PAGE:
“There is never a single fixed price. Every property has both a floor and ceiling price,” says Patrick Juanéda, President of the Québec Federation of Real Estate Boards (FCIQ). On one hand, the seller wants to close the deal and obtain the amount closest to the ceiling price. While on the other, the buyer wants to pay something closer to the floor price. Irreconcilable differences? Not at all. Finding common ground is entirely possible, and that’s what successful negotiating is all about.
The power of negotiation
“The price is always negotiable,” says Mr. Juanéda. Expect the average reduction percentage to be from 2 to 3%.”
The real estate expert does stress however that each situation is unique: “If a house is listed at a “good price” (near the floor price) and it’s located in an active market (single family homes around $300,000, for example) overbidding can’t be ruled out. Do you really want to miss out to save a few thousand dollars?”
On the other hand, you have more room to manoeuver with a property that has been on the market for over six months and seen little activity.
Recognizing various scenarios forms the basis of any negotiation. A qualified real estate agent has the experience and instinct to guide the buyer. Without one, you’d have to study the local house listings and visit a lot of properties to develop a flair for negotiation. Continue reading →
Review this checklist so the home you buy doesn’t break the bank.
Consider these 8 home-related expenses:
Home inspection fee: Before closing, it’s customary for the buyer to hire a home inspector to confirm the home meets building standards and is “up to code” for that city. The inspection cost is based on the size and complexity of the home’s systems, but on average the fee should be between $375 and $500, according to our BMO Home Buyer’s Guide. You are responsible for paying this to the inspector. It’s a good idea to make your offer conditional, based on a successful home inspection. Sure, the house might look beautiful, but your inspector may detect structural or other problems that you can then negotiate with the seller to either fix or deduct the repair cost from the agreed-upon price.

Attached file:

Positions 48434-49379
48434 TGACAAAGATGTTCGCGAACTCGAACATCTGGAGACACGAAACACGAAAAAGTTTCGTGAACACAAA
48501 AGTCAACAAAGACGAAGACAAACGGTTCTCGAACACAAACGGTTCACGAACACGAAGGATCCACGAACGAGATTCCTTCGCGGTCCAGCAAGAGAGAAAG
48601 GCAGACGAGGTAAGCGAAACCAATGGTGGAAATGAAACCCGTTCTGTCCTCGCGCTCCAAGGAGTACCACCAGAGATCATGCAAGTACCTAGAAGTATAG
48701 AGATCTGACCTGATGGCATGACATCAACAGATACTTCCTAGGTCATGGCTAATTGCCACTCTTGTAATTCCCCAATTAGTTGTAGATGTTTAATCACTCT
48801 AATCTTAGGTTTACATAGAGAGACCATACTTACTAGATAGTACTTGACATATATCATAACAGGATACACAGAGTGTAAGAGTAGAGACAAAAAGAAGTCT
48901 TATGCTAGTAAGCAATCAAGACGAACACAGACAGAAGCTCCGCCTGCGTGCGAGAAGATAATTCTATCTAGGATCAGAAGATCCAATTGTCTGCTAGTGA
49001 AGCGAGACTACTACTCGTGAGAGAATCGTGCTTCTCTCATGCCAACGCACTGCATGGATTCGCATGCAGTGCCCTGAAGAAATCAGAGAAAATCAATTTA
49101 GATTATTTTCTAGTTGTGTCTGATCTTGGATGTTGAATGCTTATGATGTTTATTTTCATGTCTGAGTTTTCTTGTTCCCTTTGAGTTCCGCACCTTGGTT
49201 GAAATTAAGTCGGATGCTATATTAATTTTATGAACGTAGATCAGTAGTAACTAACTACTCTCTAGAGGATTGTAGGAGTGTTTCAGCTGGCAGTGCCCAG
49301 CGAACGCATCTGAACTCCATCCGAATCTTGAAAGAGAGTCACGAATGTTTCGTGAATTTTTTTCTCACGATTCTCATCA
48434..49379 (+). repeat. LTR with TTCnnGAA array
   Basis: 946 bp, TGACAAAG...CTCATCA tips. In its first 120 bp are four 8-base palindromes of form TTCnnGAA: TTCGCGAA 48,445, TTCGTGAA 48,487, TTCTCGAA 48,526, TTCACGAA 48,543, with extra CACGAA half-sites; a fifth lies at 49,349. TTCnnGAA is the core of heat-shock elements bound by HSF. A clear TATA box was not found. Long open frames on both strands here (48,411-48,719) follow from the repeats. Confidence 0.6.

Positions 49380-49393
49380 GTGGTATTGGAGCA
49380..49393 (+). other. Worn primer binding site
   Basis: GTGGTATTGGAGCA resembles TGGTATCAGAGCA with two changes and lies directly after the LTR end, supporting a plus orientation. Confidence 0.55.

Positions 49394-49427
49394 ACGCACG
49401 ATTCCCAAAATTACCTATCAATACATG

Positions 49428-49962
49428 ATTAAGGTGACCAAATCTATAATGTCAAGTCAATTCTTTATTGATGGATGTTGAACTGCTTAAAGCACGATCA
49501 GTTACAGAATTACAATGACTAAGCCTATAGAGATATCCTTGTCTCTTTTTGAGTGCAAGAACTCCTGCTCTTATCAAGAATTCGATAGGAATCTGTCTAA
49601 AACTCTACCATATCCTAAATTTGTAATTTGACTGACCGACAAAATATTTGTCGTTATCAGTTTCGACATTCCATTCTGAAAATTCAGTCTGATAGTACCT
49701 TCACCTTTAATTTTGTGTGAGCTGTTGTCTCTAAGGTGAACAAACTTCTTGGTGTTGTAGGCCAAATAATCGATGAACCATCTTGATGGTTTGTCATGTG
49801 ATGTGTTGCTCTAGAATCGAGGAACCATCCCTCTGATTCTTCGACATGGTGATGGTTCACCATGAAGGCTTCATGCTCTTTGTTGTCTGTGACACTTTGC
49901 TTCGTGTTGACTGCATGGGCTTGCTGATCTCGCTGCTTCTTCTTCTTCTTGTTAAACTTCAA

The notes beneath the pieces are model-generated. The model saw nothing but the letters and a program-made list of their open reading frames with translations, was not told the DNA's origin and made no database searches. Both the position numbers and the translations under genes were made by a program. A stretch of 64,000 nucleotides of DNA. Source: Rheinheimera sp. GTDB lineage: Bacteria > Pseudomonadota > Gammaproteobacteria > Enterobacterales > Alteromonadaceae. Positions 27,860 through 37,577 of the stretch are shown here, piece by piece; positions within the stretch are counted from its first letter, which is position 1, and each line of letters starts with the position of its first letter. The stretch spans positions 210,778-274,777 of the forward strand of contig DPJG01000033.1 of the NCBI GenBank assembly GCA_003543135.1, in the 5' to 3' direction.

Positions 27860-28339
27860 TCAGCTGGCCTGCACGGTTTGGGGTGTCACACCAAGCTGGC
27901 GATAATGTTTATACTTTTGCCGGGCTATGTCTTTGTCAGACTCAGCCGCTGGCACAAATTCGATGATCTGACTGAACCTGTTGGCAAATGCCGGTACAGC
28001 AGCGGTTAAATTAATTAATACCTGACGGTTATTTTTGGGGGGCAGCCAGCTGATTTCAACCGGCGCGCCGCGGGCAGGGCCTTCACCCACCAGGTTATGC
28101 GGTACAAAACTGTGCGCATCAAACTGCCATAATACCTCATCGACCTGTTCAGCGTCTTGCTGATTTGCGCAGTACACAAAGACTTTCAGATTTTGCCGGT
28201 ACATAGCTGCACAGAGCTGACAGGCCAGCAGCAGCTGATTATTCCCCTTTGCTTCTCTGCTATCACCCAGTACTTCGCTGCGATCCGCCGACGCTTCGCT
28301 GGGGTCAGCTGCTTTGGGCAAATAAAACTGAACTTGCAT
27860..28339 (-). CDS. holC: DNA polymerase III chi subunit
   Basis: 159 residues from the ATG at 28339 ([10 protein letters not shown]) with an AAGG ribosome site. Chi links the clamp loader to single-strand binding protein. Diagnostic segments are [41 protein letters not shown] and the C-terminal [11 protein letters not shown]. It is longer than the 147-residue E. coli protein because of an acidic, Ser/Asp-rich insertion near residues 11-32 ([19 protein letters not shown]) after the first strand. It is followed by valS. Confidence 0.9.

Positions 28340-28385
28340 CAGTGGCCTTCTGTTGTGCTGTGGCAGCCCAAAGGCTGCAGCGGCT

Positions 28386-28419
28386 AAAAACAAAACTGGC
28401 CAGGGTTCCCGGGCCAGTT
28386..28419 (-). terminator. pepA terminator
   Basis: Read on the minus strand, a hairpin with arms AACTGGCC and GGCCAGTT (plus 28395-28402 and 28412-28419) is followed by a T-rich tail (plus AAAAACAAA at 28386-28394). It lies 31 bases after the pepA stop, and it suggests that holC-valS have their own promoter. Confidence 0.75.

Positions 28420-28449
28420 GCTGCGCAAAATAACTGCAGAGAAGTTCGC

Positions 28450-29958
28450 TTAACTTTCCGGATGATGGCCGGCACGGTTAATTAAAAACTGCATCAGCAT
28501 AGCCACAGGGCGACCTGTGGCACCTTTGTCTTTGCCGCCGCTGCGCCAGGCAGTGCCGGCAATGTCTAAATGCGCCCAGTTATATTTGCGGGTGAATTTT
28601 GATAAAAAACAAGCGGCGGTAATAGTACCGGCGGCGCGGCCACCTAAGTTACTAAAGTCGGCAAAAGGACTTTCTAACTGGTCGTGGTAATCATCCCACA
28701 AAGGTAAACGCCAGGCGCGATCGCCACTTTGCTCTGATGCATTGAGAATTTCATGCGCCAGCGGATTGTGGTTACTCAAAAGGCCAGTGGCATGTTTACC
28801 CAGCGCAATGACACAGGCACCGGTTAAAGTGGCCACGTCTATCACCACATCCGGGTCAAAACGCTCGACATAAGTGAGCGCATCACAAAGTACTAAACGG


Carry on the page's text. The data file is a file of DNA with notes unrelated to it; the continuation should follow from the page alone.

Appraisal fee: Your mortgage lender will require an appraisal (for example, the current market value of the home) before they’ll finalize your loan. Appraisals generally cost between $250 and $500, according to the Canadian Mortgage and Housing Corporation (CMHC), and you may have the option to roll it into your closing costs.
Utility bills: Unlike renters — who may have utilities built into their monthly rent payment — homeowners are responsible for all bills, such as water, gas, electric, home phone, cable and Internet. And this can add up faster than you may think. For example, keeping a home warm in the winter and cool in the summer can be pricey, depending on where you live. In fact, heating accounts for a significant part of the total expenses of Canadian households, according to Statistics Canada. Its Survey of Household Spending found Canadians spend an average of $1,895 on electricity, natural gas and other heating and cooking fuel a year. Need help planning? Use Natural Resources Canada’s home energy calculator to estimate how alternative energy sources and energy system replacements could potentially affect your energy bills.
If we compare the expense of an inspection to the cost of buying a home, it really isn’t that expensive after all! But too often, we still skip this step.
“You would never purchase a used car without hiring a knowledgeable mechanic to inspect it first. So why wouldn’t you do the same thing before making one of the most important investments of our life?” asks Jean-Claude Fillion, an architect who specializes in pre-purchase inspections.
“It’s important to know where you stand before buying a home,” he continues.
Before you sign on the dotted line, here are five good reasons to get a home inspection before you buy a house. Continue reading →